The Army gave me a 4,400lb capacity rough terrain
forklift and a license after 1/2 hour of instruction.
Then I used it to move missile sections around. On
snow and ice in Germany. Didn't seem too hard to
I would guess that there's a big difference between using a forklift outside
(which is what I assume a rough terrain forklift is used for) and running
one inside a warehouse. I've seen plenty of walls with forklift-shaped
holes in them and warehouse racks with forklift-shaped dents in them. It
wouldn't take a lot of imagination to envision taking out a rack with enough
force to topple it. Not to mention the risks when picking or placing
pallets to prevent knocking other pallets off the other side, etc..
Reminds me of a time several years ago when I worked as a design engineer.
I borrowed a stand-up forklift from the shipping department to move some
lead weights in our test yard that we used to provide dead weight to test
our products over time. While bringing it back, I had to go through the
employee parking lot. I guess I had a brain cramp and turned the little
crankwheel the wrong way and turned left instead of right. I came about an
inch away from taking out the rear quarter panel of somebody's car.
Your point is well taken. In my brushes with forklifts,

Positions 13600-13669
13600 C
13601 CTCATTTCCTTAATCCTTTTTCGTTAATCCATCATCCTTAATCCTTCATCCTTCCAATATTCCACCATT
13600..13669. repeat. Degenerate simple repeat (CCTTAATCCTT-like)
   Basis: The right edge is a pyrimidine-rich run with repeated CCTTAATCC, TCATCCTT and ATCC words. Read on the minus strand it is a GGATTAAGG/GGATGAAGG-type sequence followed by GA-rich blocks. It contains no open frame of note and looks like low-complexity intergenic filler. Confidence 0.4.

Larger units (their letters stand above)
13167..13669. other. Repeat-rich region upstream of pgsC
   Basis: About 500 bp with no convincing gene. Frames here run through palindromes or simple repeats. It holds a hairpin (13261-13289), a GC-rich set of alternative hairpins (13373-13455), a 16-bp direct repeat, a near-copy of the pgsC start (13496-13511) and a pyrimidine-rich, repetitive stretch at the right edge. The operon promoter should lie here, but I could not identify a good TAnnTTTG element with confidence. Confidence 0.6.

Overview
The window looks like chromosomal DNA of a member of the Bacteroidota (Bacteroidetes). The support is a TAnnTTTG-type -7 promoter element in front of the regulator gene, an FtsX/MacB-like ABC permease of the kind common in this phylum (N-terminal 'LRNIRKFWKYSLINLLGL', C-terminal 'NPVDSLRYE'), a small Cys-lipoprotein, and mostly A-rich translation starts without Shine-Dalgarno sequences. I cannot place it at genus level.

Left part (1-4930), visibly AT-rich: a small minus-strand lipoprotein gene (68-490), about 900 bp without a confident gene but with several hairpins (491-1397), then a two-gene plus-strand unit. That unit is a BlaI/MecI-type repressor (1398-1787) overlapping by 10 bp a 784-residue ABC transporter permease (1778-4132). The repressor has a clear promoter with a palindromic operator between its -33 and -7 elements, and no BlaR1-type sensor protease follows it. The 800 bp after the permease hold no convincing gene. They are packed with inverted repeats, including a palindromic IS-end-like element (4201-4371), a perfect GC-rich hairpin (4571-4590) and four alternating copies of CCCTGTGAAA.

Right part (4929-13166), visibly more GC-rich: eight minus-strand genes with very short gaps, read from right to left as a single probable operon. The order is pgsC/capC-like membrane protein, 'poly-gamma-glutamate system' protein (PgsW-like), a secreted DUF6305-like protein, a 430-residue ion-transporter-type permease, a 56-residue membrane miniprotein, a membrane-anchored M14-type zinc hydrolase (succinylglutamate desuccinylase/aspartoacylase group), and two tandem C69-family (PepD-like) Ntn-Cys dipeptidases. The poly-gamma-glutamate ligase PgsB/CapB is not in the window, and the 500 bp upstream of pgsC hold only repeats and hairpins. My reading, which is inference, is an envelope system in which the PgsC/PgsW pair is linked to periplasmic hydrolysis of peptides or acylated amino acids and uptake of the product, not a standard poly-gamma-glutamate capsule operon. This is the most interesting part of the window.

I always had all the time in the world to do the job.
I used load binders when in doubt and had a second pair
of eyes watching. Zipping around in a tight warehouse
while the boss watches the clock would be a big step up
In the convention industry, we use nine foot aisles. Then you have crates
in those aisles, and at some times, you have just enough room to drive
through an aisle, with only inches on each side, carrying crates that weigh
1,000# or more.. With a wide load, you must raise it about ten feet to
clear adjacent exhibits. Many times, you must raise it to make a corner.
Then you have to contend with garbage, stupid exhibitors, corners, cleaning
people, other lifts, signage, and all manner of things. It has all the
characteristics of a beehive.
We use portable aluminum ramps to unload box trailers. We unload up to 100
flats a day. We unload all types of private vehicles.
It gets pretty interesting at times. And it does require a high level of
skills. Anyone who has been to a tradeshow installation can tell you it is
a chaotic ballet.
Operating a lift in the open, with no one around, or in a quiet warehouse
with few people would be infinitely easier.
SteveB wrote: (clip) Anyone who has been to a tradeshow installation can
tell you it is a chaotic ballet. (clip)
Yeah, I've been there. I imagine if you damaged someone's exhibit just
prior to opening time, there would be a lot of unhappy people.
In the warehouse where I used to work, when a newbie tried driving a
forklift, everyone would gather at a safe distance and make
wisecracks--waiting for the inevitable mistakes to happen.
Sounds about right. A brand new 3000 lb model will run about $17,500. they
do not depreciate like a car due to model years, but hours is a more
Toyota is the top selling brand in the world. Most brands have components
from around the world. Yale, as US brand uses Mitsubishi engines while
Toyota is built in Ohio. I don't know of any brands to avoid. Just be sure
the brand is still in busness, otherwise it will be hard to get parts if